(May 14, 2021) A final rule on investments in derivatives by credit unions, and two items that could have a significant impact on a savings insurance premium for credit unions, are all on the agenda for the NCUA Board when it meets on Thursday.
The final rule on derivatives follows up on a proposal from the agency issued in October, which was designed to make current regulations less prescriptive and more principles-based. The proposal would also expand federal credit unions’ (FCUs) authority to purchase and use derivatives as part of their interest-rate risk (IRR) management.
NASCUS, in its comment letter on the proposal filed with the agency in late December, said the state system supports the proposal, but made two recommendations to make the rule more flexible for the needs of state credit unions. First, NASCUS said the agency should eliminate redundant supervisory notice requirements where applicable. NCUA, the association wrote, should provide an exemption from its notice requirement for FISCUs in states where pre-approval or pre-notification is required to be given to the state regulator.
Second, NASCUS wrote that the agency should incorporate exempt derivatives transactions directly into part 741.219 of its rules – the section that covers FISCUs and investment requirements. Specifically, NASCUS “strongly recommended” that — to facilitate FISCU compliance – the agency should incorporate the excluded transactions under the proposal (under part 703.14 of NCUA rules, which only apply to FCUs) directly into a new subpart (d) of section 741.219. Restating the excluded transactions directly in the relevant FISCU rule, NASCUS wrote, “is a better organizational framework that more clearly communicates to FISCUs the required compliance obligations.”
NASCUS also acknowledged in its letter that a key part of the proposal is continued recognition by NCUA of the primacy of state law in determining investment authority for FISCUs.
Regarding the insurance fund and the future of a premium, the NCUA Board will also consider at next week’s meeting:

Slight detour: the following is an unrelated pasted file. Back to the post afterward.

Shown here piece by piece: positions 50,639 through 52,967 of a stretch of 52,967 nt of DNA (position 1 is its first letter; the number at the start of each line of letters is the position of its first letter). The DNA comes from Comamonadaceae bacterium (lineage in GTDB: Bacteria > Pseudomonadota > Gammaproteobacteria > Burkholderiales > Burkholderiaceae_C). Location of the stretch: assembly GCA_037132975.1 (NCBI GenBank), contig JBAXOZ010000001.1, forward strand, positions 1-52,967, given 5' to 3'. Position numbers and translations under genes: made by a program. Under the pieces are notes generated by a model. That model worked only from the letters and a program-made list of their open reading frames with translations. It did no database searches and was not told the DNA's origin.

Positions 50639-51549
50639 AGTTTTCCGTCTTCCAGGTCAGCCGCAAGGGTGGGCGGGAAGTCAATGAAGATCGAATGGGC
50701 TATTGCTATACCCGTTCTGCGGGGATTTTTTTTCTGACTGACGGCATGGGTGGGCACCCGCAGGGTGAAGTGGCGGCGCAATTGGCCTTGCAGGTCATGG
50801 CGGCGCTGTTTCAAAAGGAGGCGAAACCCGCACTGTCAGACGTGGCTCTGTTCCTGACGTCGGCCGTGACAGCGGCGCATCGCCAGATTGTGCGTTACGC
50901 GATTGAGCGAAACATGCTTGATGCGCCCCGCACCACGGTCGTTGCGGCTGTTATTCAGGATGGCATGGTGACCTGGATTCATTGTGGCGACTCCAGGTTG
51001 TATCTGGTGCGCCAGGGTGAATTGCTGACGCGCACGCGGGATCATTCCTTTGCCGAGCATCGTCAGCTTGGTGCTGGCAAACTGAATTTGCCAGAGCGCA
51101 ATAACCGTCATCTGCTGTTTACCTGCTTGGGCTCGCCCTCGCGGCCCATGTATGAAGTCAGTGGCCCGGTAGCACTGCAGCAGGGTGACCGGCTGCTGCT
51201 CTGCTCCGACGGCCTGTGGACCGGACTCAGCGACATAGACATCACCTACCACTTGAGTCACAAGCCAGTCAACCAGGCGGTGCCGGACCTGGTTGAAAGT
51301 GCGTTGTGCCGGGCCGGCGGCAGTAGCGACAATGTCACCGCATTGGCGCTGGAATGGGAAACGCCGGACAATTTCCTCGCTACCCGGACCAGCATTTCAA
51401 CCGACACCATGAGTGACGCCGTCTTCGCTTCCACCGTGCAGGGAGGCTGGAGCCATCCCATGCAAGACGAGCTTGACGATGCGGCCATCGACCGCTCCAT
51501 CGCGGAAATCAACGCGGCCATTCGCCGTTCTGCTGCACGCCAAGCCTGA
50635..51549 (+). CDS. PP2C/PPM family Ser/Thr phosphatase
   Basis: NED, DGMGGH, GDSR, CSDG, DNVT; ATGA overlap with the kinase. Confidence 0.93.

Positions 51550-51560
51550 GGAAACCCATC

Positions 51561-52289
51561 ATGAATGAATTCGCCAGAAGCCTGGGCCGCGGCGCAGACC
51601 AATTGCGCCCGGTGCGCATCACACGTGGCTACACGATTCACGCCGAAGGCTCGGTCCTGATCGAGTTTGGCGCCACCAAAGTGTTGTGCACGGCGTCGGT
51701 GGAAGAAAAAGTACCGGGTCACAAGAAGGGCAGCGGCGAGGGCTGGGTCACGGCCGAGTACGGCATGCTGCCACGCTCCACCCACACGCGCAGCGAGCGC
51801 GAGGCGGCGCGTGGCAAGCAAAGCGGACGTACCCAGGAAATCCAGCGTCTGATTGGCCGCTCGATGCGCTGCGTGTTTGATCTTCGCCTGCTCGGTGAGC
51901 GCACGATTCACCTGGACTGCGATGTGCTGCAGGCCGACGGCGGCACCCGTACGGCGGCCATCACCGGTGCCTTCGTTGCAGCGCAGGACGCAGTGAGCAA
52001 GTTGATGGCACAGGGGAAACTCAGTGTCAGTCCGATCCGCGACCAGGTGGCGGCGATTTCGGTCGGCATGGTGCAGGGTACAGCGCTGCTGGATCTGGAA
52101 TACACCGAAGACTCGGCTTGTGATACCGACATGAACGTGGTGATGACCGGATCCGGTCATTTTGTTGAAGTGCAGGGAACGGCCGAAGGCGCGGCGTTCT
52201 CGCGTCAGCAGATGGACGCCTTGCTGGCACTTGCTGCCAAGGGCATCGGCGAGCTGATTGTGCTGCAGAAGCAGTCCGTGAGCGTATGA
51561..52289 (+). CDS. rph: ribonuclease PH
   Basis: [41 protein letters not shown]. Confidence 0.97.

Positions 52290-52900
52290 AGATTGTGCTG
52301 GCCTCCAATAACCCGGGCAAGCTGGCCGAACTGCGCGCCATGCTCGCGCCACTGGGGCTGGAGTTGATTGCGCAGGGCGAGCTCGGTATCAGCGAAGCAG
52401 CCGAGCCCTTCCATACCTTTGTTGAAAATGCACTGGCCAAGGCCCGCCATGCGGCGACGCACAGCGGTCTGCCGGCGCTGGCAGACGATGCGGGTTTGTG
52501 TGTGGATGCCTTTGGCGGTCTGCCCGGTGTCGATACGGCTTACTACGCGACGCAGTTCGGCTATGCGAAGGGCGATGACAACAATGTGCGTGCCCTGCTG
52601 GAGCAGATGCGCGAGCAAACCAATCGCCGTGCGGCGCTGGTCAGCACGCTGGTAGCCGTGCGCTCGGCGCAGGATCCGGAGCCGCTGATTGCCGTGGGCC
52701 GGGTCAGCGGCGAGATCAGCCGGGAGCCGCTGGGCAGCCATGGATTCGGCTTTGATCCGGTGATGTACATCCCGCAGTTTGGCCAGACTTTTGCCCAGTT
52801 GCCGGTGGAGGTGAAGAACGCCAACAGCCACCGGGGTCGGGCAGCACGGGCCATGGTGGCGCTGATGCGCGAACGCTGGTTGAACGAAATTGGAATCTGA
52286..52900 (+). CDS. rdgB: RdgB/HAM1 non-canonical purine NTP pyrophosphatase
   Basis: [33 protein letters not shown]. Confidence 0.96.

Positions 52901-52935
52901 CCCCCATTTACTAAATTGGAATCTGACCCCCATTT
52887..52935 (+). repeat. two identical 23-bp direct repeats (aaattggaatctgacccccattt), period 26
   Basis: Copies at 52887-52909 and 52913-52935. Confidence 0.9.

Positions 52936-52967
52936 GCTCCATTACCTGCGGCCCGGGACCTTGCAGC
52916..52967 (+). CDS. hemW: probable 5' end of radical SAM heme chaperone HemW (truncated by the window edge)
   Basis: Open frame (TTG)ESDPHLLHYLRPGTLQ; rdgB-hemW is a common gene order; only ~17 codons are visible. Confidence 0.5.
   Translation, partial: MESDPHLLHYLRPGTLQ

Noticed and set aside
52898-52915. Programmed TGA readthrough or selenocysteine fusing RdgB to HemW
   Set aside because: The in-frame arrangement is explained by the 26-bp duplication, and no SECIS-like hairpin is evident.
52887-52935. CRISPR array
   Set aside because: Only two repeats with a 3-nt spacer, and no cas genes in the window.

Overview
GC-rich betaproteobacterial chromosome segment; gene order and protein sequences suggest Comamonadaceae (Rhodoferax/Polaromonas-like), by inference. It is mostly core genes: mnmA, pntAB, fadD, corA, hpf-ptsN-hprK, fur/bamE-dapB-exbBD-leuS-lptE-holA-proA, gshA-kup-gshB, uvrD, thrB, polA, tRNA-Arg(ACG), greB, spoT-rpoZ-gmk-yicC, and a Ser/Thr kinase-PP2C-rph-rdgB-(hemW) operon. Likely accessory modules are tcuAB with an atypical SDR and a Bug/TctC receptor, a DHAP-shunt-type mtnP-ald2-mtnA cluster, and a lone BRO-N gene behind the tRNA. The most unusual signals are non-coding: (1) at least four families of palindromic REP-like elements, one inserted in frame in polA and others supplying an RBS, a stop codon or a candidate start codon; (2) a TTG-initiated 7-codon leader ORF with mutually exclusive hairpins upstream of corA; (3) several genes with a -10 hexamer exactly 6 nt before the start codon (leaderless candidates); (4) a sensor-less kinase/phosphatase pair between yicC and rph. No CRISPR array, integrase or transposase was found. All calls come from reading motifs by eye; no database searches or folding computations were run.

- Issuing a comment request on the National Credit Union Share Insurance Fund’s (NCUSIF) “normal operating level” (NOL), which is the reserve level at which the board has determined the fund can adequately cover any losses presented to the fund. The NOL plays a key role in determining whether a premium will be charged to credit unions to bolster the fund’s reserves. The subject of a premium has been the focus recently of considerable discussion. However, NCUA Board Chairman Todd Harper has repeatedly said the question is increasingly not if, but when, a premium will be charged. Separately (but related): In September, the FDIC Board adopted a restoration plan for the agency’s Deposit Insurance Fund (DIF) which — much like the NCUSIF — had been diluted by the massive influx of savings as a result of the financial impact of the coronavirus crisis. The FDIC plan would restore the fund’s reserve ratio to at least 1.35% of reserves to total insured funds within eight years, as required under federal law — but would require no “extraordinary measures” – such as increasing assessment rates. Instead, the agency said last fall that it would, over the next eight years: monitor deposit balance trends, potential losses, and other factors that affect the reserve ratio; maintain the current schedule of assessment rates for insured banks and other institutions; and provide updates to its loss and income projections at least semiannually.
- A quarterly report on the NCUSIF, which should include details on the latest equity level of the fund, which also has an impact on a future premium. Lately, the equity level (the amount of total reserves in the fund relative to total savings insured) has been dropping as insured savings have been growing, spurred by member deposits of federal stimulus payments and other savings. Federal law requires that if the NCUSIF equity ratio drops below 1.2%, the board must adopt a “restoration plan” to bring the equity ratio back up to the fund NOL – including a premium. The insurance fund closed 2020 with an equity level of 1.26%, well below the current NOL of 1.38% (but an improvement from earlier in the year when the equity level stood at just 1.22%).
The board meeting gets underway at 10 a.m. ET; audio of the meeting will be live-streamed via the Internet.